TYLDESLEY cubs have travelled across the Irish Sea to meet up with a group which provided comfort to them after the Manchester Arena bombing last year.

The 17th Meath Longwood Cubs, from Ireland, wrote letters of support to the 5th Tyldesley Cubs in the wake of the suicide terrorist attack at the Ariana Grande concert on May 22.

Irish Cub scout leader Marian Duignan came up with the idea of searching for a Manchester cub group on a Facebook scouting page to express their sympathy, and 5th Tyldesley Cubs scout leader David Simpson was the first name that appeared.

In return the Tyldesley cubs wrote back with thank you letters.

Assistant cub scout leader John Worrall’s cousin Alison Howe died in the bombing as she was collecting her daughter and her friend after the gig.

Cub scout leader David Simpson said: "It was almost like it was fate that Marian found us especially with what happened to John's cousin.

"When we read the letters it really choked us all up.

"We stayed in touch for the rest of the year with letters and swapping badges which was nice.

"To take our friendship to the next level I suggested to Marian that we could meet up for a camp and she also said her group had discussed this too."

Members of the Tyldesley organisation flew over to Ireland in October to meet the 17th Meath Longwood Cubs leaders and arranged a date for the camp at Larch Hill International Scout Centre near Dublin.

Six months later, 32 Tyldesley cubs and their leaders got a ferry to Ireland and set up camp on Thursday, April 5.

They met up with 17 of their Irish counterparts the next day before playing football against each other in a game that 17th Meath Longwood won 3-2.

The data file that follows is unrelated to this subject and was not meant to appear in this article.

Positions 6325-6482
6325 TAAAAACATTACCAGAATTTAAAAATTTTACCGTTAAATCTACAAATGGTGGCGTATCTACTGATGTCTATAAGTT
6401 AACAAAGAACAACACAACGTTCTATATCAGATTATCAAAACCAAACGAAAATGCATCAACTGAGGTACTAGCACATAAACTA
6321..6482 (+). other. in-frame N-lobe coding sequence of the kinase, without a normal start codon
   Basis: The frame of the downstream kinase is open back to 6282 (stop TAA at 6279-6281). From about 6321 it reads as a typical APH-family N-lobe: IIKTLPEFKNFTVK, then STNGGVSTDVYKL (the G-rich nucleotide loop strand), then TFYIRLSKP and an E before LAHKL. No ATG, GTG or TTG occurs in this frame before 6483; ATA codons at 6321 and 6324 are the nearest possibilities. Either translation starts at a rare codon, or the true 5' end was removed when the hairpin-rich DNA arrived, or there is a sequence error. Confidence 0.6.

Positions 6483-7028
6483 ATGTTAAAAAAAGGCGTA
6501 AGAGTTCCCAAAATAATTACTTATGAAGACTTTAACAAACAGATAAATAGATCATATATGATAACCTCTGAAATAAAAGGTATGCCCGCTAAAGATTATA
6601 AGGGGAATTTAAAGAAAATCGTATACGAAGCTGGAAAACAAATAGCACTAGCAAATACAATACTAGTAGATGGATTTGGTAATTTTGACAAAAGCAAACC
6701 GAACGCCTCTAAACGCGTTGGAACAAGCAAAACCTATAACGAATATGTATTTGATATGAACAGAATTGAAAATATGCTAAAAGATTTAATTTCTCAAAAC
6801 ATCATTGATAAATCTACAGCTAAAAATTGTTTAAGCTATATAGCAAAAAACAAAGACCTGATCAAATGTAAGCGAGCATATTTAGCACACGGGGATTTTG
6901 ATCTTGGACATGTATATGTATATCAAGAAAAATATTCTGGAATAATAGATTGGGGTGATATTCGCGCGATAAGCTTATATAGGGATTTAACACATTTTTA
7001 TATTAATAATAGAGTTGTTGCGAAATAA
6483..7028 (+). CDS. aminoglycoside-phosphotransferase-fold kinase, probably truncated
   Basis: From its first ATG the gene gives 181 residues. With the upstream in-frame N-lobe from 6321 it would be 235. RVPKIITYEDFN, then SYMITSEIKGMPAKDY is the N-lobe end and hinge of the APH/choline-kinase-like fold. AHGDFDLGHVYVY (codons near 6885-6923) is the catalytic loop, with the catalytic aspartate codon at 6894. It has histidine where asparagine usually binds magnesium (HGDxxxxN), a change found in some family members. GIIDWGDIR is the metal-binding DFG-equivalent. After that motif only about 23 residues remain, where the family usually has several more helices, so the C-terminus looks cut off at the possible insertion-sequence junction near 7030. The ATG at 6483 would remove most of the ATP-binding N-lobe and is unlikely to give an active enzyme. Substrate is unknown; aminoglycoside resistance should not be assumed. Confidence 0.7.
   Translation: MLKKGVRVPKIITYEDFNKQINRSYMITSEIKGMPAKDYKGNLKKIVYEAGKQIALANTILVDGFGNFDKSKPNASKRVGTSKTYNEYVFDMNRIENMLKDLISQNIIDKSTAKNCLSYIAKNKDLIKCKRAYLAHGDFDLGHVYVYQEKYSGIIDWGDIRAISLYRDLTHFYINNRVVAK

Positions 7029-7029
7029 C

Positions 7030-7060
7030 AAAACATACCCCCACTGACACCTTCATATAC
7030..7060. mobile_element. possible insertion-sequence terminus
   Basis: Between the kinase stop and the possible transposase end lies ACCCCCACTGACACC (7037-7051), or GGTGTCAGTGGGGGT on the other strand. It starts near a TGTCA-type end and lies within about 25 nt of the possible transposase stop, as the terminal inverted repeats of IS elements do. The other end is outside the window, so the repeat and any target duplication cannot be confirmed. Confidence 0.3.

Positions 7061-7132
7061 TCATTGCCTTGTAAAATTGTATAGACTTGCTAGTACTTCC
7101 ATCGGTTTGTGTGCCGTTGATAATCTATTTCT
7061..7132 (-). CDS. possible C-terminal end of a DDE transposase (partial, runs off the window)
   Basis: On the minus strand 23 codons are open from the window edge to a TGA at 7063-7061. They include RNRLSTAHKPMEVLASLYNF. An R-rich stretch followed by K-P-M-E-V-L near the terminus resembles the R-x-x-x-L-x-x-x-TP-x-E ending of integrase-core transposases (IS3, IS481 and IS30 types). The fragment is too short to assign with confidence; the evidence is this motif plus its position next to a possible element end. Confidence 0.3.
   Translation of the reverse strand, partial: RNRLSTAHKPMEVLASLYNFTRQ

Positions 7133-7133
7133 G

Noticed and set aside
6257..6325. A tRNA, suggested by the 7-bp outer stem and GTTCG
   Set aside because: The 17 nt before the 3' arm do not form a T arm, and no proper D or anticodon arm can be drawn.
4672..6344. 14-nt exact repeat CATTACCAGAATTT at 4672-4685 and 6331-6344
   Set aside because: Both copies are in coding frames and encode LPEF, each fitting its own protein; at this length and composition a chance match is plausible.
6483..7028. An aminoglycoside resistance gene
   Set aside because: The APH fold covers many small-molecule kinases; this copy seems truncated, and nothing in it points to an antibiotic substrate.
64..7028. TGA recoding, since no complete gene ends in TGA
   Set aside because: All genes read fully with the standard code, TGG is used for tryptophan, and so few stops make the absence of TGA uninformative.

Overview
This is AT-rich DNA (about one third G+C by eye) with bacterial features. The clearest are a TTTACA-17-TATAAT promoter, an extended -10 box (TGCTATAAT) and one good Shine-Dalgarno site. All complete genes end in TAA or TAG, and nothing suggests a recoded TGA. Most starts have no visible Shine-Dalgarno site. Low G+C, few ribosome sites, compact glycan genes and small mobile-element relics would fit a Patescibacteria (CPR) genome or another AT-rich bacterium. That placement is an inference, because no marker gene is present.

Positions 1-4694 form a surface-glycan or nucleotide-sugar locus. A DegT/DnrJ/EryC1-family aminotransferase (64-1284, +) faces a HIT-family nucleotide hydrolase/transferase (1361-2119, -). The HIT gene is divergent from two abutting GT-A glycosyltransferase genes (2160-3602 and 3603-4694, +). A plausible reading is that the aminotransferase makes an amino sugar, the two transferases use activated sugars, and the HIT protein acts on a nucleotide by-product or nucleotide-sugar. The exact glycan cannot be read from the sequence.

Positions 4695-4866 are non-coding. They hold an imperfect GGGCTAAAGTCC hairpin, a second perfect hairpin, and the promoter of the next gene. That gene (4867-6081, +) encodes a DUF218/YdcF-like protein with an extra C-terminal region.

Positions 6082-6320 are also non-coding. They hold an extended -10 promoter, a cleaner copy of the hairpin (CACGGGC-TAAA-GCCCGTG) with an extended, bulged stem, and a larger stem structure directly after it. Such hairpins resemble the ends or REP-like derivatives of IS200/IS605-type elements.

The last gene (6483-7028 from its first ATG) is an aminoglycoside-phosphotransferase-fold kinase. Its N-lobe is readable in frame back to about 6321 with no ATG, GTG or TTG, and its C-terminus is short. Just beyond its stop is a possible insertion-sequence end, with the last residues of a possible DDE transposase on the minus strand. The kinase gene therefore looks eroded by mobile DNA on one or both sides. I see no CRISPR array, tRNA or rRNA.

On the Saturday, they went to a water park and carried a range of activities together such as archery, crate stacking and grass sledging.

That night, they had a camp fire and swapped neckerchiefs and badges.

Before singing songs, David and Marian also gave emotional speeches about the two groups growing bond.

David, 29, added: "The atmosphere of the camp was brilliant all weekend and I could not have asked me for a better vibe with everyone getting to know each other so well.

"From something so tragic and sad as the Manchester Arena attack we have managed to take something positive out of it.

"Another scout group put their hands on our shoulders and gave us the support we needed.

"This experience has made it clear that both our groups are part of a bigger scouting family.

"When I was making my speech, I could see Dublin lit up and the sea in the background.

"At that time it dawned on me what our groups had achieved and how far we had come since we wrote letters to each other.

"Another aspect to be proud of is that we have managed to organise a trip abroad which has never been done in any of the sections of the organisation in the 23 years since I have been involved- it is a real feather in our cap."

The two groups are already planning to meet up again at a campsite in England.